Wrapped under the blankets of mist, tucked amidst wooded mountains, and surrounded by luscious green tea estates, there lied a hill town in the Southern side of Sri Lanka. As far as eyes stretched the cloud-covered summits showed their dominance over the land, occasionally gleaming as the Sun played hide and seek. The chilly wind from the nearby hills kept brushing through our skin while the continuous sips from steaming hot teacups kept us somewhat warm. We drink tea every morning. But that day it didn’t feel like any other normal morning we wake up to. As if we had straight landed into a land of bliss, fairy, and serenity. It’s so because we were in Ella. A small town in the highlands of Sri Lanka is known for vast tea plantations, mountains, rushing waterfalls, and of course for some fresh air to breathe.
Ella is a quaint little mountain town located approximately 200 kilometers east of Colombo in Badulla District of Uva Province at an elevation of 1,041 meters above sea level. Whether you are an enthusiastic day hiker or a laidback traveler who wants to enjoy the surrounding landscape from the hilltop cottage, whether an avid adventure lover or just someone who would enjoy a joyful train ride amongst some of the most beautiful scenery; Ella is a must-go hill station for backpackers, families, and luxury travelers alike.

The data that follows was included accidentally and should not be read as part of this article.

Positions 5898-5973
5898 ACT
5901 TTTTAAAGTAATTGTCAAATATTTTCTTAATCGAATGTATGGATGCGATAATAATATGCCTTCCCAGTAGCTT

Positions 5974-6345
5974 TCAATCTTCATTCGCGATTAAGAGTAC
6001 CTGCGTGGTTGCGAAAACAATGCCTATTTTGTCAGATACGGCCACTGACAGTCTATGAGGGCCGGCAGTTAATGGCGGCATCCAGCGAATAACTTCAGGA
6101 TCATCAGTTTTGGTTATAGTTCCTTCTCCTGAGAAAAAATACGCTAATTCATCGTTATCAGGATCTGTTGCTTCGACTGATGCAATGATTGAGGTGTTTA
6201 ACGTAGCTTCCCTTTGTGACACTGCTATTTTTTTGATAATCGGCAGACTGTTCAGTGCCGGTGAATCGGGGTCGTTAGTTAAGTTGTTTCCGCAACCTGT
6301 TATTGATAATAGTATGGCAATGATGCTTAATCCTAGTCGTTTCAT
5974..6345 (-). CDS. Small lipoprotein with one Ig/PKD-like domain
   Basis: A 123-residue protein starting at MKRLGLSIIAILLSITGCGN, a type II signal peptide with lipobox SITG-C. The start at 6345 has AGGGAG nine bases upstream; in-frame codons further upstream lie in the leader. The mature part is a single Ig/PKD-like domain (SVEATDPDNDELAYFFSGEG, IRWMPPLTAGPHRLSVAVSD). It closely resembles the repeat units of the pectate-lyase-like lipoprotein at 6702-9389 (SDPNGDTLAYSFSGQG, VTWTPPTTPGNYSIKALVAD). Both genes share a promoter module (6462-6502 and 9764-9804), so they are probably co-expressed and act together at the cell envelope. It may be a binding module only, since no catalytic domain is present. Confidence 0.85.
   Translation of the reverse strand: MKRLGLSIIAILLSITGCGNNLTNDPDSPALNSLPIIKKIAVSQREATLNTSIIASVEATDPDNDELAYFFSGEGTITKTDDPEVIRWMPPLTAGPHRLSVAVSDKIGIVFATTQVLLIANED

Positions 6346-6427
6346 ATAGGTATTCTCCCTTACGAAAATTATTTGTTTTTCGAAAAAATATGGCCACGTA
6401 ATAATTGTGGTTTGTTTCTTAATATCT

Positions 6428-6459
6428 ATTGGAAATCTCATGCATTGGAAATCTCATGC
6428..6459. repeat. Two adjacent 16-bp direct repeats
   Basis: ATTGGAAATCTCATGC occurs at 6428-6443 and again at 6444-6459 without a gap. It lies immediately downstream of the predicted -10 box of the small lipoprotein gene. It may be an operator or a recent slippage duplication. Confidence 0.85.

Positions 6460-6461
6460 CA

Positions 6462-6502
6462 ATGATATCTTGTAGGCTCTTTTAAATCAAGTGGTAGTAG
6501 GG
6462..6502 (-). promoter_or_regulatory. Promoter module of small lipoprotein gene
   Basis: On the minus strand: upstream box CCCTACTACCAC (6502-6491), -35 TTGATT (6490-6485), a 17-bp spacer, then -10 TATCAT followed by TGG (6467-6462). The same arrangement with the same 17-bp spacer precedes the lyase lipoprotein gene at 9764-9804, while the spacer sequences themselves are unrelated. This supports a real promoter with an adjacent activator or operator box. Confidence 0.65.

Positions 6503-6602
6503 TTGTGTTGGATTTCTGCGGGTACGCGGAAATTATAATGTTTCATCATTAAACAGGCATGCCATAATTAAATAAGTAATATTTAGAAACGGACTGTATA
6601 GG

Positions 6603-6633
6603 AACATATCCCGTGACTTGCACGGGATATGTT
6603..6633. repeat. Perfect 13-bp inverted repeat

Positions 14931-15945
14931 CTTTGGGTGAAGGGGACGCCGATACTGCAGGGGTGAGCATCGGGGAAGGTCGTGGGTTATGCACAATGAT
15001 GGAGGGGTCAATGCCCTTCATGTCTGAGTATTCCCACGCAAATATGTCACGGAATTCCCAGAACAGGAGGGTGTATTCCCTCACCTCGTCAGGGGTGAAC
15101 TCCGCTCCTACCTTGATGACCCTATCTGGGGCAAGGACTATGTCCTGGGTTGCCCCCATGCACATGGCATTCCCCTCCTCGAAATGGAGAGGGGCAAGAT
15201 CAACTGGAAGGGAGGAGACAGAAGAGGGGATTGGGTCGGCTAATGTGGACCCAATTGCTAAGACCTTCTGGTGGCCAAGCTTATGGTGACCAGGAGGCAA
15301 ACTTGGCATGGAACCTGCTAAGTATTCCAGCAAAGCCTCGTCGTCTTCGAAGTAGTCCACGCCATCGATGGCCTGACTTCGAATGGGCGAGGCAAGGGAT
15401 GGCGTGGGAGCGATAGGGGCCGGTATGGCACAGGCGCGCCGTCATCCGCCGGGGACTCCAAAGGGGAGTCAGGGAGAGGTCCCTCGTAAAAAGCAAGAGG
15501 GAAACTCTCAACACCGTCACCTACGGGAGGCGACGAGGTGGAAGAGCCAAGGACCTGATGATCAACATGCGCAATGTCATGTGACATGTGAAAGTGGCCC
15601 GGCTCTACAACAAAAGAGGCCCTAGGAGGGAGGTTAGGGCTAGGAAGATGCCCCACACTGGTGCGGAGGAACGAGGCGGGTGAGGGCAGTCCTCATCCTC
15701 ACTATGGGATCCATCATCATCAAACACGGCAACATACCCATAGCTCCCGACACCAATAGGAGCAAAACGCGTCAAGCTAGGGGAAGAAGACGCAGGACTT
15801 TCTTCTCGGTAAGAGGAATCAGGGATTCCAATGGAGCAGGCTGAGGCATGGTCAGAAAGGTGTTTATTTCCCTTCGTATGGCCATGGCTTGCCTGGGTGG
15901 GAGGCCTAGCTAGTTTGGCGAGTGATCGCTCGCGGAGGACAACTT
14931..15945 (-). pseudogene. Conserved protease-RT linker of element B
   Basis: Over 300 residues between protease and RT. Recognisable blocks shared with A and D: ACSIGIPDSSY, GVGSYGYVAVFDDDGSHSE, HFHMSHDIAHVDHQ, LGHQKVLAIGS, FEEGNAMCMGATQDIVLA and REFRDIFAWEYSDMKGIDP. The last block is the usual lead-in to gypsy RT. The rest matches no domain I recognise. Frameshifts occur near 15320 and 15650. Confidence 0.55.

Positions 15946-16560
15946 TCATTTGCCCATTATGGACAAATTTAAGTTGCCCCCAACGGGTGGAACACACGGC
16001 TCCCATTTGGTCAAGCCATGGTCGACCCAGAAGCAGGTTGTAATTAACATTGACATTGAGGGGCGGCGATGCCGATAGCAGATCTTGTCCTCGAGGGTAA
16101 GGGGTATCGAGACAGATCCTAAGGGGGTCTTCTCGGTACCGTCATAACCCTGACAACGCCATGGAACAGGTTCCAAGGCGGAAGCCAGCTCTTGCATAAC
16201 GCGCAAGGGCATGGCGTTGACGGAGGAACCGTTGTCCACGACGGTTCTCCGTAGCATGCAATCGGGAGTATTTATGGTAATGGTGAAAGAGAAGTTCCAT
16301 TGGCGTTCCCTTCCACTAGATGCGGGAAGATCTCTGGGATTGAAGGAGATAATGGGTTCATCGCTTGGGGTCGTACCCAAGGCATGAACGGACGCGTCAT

Over the past few years, Ella has turned from a quiet town in the lap of the hills to a go-to town for every backpacker. Having all sorts of accommodation and varied food choices from Asian, Sri Lankan to Continental, owing to its centralized location (whether you travel from Colombo down the South or up North), you are sure to chalk out an itinerary that passes through Ella. So, if you are planning for your next trip to Sri Lanka then first read our guide here as to why you shouldn’t skip this town.
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Admire the rumbling Ravana Falls